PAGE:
• D. Dielectric Loss: The transformer’s insulator causes this type of loss.

There are also losses due to distorted voltage and currents.

Insulators on the top of a transformer, Image Credit – High ContrastElectric insulators on top of a transformer (2)CC BY 3.0 DE

The efficiency of a Transformer

The efficiency is the ratio of the produced power in the input to the supplied power of the output. It is represented as – η.

η = Output power /Input Power * 100%

In an ideal transformer, η comes as 1, which means Output power is equal to the input power. But in reality, a transformer suffers losses.

Loss = Input Power – Output Power

Or, Output Power = Input Power – Loss

So, Efficiency –

η = (Input Power – Loss) / Input Power * 100%

η = 1 – loss/ Input Power * 100%

Some Frequently Asked Questions

1. How is a transformer rated?

Transformers are rated in volt-amperes or kilo-volt-amperes (kVA). This rating indicates that the primary windings and the secondary windings are designed to tolerate the rated power.

2. How many types of Transformers are there?

There are many types of transformers based on different parameters. Some of them are –

  • Ideal Transformers
  • Real Transformers
  • Step-up types
  • Step down type
  • Power transformer
  • Single – phase types
  • Three- phase types
  • Centre tapped types
  • Instrument types
  • Pulse types
  • RF types
  • Audio types

3.  A transformer has a turn’s ratio of 16 to 4 or 4. If the transformer secondary voltage is 220 V, determine the primary voltage.

We know that

Turns ratio =NpNs =VpVs

Here, Np = 16

Ns =4

Vs = 220 v

we have to find Vp

so Vp = Np*Vs/Ns = 16 * 220 / 4

Vp = 480 volt.

So the primary voltage was 480 volt.

4. What is the Reversibility of Transformer Operation?

Reversibility of Transformer Operation means using the transformer from backward. That is, giving the secondary windings an input voltage and connecting load at the primary windings.

5. Do the transformers perform in DC voltage?

No, a transformer does not perform in DC voltage. Applying Dc voltage will cause over hitting of the primary windings as the signal finds it a short-circuit.

6. What is Impedance matching?

The concept of impedance matching is that when a source voltage is connected to load, the load get the maximum power if the impedance of load is equal to the impedance of the impedance of the fixed internal source .It is one of the application of transformers.

7. A single phase transformer is with a rating of 2 kilo volt ampere has a 400v at primary windings and a 150v at secondary windings. Find out the primary and secondary full load current of the transformer.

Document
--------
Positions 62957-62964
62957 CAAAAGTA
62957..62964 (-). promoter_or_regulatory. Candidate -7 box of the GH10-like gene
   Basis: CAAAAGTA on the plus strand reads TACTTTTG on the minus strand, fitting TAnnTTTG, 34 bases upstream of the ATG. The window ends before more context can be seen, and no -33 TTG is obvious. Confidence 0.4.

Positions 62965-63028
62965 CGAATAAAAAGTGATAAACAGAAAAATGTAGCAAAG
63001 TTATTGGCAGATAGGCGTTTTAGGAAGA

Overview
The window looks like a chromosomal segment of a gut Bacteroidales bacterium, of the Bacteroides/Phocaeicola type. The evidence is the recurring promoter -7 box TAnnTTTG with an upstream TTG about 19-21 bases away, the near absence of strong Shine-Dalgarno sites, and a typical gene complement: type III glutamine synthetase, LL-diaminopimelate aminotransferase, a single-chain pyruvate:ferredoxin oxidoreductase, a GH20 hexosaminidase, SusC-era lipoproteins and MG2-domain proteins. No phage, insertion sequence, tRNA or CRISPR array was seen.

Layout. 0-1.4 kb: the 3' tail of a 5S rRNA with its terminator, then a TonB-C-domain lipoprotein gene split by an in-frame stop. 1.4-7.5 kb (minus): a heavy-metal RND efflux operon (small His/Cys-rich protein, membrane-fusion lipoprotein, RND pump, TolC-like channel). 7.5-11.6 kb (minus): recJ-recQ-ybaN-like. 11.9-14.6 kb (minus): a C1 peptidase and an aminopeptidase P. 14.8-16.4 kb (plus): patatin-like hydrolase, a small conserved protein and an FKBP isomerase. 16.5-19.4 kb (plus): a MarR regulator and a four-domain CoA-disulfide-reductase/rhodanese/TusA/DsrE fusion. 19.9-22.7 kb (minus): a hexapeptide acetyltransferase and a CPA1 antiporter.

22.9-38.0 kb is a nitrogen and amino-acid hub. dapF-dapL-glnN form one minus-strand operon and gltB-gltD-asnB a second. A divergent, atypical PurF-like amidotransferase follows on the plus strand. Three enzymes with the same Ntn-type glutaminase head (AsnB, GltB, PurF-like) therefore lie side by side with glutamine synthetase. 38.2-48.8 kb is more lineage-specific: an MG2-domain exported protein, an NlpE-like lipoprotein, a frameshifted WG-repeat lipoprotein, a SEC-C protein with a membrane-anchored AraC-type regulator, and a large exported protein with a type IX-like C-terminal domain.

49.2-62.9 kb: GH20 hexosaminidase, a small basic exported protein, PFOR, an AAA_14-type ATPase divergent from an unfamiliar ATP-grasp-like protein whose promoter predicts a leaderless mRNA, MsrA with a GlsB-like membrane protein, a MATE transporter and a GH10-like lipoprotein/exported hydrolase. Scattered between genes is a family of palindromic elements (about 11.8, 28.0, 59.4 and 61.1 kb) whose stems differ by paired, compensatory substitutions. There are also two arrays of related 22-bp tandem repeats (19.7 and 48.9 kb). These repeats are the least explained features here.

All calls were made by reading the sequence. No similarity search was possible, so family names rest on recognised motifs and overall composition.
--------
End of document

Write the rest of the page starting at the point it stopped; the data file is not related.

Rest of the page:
Primary full-load current = 2kVA x 1000 / 400 V = 5 A

Secondary full-load current = 2kVA x 1000 / 150 V = 13.33 A

8. A transformer has 500 turns in the primary windings and 20 turns in the secondary windings. Find out –

a) The secondary voltage if the secondary circuit is open and the primary voltage is 100 v

b) Find out the current in primary and secondary windings when the secondary winding is connected to a resistance load of 16 ohms.

We know that turns ratio is given by

Turns ratio  = Np/Ns = Vp/Vs

Np is the number of turns in primary windings.

Ns is the number of turns in secondary windings.

Vp is the voltage at primary side.

Vs is the voltage at secondary side.

Now we can write

Vs = (Ns * Vp) / Np

Or, Vs = (20*100)/500 V

Or, Vs = 4 V

Now for the second case, we know that power remains unchanged while transferring energy through a transformer.

We can write,

Pp = Ps

Where Pp is the power in primary side and Ps is the power from secondary side.

Pp = Vp * Ip

Ps = Vs * Is

Ip is the current in primary side and Is is the current in secondary side.

So, Vp *Ip  = Vs * Is

Or, Ip = (Vs * Is) / Vp

Or, Ip = ((Vs*(Vs/Rs) / VpFrom ohm’s law V= IR, thus I = V/R, Here Rs is the resistance of the secondary coil.

Or, Ip = (Vs * Vs )/ (Vs * Rs)

Or, Ip = 4*4 / 100*16, Substituting the values and Rs = 16 ohm was given in the question.

So, Ip = 10 mili – ampere.

And, Is = Vs/ Rs

Is = 4/16 A = 0.25 A

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About Sudipta Roy

I am an electronics enthusiast and currently devoted towards the field of Electronics and Communications.
I have a keen interest in exploring modern technologies such as AI & Machine Learning .
My writings are devoted towards providing accurate and updated data to all learners.
Helping someone in gaining knowledge gives me immense pleasure.